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Showing posts from August, 2016

Stage and TV actor makes family history breakthroughs thanks to Deceased Online

This week, I am delighted to introduce a guest blog by actor, Paul Rider, who, when using the Deceased Online database to search for his great grandfather's burial record, chanced upon his great aunts' entries too.
He contacted us recently to tell us how, after three decades of searching, he made some great personal family history discoveries through the records onwww.deceasedonline.com. Here's Paul's story:

For some time I'd been researching my family and in particular looking for the grave of my great grandfather, Richard William Rider.

I’d examined birth, marriage and death registers when they only existed in physical form at the General Register Office (GRO) in St Catherine's House; census records that were only available on microfiche; 19th century wills; newspapers at the old Colindale Library and latterly letters found at the National Maritime Museum from a Royal Navy ancestor of mine and sent to Admiral Nelson.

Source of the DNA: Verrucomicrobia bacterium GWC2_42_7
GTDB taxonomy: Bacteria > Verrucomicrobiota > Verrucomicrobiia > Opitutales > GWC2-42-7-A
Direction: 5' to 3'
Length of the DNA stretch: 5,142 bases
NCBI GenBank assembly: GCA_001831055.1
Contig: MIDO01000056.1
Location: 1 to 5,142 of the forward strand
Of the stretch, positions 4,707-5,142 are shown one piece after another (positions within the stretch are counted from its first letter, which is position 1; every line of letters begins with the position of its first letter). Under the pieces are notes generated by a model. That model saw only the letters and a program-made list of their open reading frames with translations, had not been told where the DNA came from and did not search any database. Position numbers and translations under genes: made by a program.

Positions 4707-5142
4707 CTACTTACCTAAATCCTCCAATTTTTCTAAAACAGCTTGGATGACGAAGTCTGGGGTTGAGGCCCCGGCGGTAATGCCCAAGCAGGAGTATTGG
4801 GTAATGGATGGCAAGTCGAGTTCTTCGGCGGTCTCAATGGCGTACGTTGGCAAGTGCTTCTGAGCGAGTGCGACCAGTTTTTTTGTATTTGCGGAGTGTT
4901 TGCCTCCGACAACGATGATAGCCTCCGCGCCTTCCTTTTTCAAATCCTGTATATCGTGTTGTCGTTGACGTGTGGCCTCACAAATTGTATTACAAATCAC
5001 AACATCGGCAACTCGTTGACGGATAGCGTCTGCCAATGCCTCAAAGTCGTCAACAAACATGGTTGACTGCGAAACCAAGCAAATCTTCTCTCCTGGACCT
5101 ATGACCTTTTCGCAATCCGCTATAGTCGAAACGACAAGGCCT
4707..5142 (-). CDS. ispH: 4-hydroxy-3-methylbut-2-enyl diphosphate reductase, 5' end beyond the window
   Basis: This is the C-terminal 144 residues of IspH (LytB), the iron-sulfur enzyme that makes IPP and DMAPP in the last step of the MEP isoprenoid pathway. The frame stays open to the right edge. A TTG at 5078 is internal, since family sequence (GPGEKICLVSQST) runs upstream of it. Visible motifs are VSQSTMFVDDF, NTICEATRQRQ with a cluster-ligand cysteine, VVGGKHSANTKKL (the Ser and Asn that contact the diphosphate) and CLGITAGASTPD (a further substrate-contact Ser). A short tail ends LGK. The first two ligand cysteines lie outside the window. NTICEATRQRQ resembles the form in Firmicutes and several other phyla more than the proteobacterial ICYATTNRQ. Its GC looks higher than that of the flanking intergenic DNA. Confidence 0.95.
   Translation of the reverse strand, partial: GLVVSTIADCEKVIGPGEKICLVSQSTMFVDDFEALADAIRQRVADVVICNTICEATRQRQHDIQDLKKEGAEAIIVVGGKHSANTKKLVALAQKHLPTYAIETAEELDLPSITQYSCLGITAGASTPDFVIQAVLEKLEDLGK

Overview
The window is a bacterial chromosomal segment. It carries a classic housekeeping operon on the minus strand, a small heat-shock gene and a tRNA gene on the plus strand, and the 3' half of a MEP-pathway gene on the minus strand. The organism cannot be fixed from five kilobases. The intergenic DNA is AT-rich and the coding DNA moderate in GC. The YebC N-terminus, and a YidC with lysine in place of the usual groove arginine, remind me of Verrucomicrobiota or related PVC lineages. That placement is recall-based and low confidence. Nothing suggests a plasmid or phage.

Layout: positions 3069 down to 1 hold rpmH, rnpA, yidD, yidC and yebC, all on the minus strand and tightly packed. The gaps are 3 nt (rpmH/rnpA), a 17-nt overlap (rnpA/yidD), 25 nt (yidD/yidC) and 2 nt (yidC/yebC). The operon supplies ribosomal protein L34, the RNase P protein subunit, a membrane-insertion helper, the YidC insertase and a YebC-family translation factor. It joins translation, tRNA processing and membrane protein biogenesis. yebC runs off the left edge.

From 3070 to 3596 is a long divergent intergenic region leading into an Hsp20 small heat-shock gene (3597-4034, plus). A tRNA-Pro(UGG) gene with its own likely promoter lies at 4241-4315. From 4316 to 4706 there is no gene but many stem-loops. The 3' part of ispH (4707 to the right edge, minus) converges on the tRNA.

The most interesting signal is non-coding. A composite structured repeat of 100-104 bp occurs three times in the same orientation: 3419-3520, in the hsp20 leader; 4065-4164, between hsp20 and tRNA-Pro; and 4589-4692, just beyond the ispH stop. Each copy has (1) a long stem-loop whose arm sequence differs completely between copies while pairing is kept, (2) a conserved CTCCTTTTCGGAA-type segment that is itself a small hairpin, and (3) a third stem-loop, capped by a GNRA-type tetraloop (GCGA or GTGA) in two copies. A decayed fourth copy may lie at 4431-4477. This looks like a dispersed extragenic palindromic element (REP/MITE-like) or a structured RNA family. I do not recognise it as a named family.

I've had a 30 year long passion for re…

Olympians of the Past

Whether you love or loathe sport, it's difficult to escape the excitement of this year's Olympic games. In this week's post, I look into the Deceased Online database at some of the athletes of the past and their very different experiences of sporting life from those competing at Rio 2016.

The Olympics is all about breaking boundaries, and pushing faster, higher, stronger as captured in its Latin motto, Citius, altius, fortius. This year's games broke records before it began with Rio de Janeiro being the first South American city to host the tournament. British viewers have so far delighted in the medal successes of swimmers Adam Peaty and Jazz Carlin, divers Tom Daley and Dan Goodfellow, and "trap" shooter, Edward Ling.

In the wake of London 2012, I blogged about a couple of Scottish Olympians in the Deceased Online database. As the number of collections has increased over the past four years, more Olympians have appeared.

In the Cambridge Collection I found …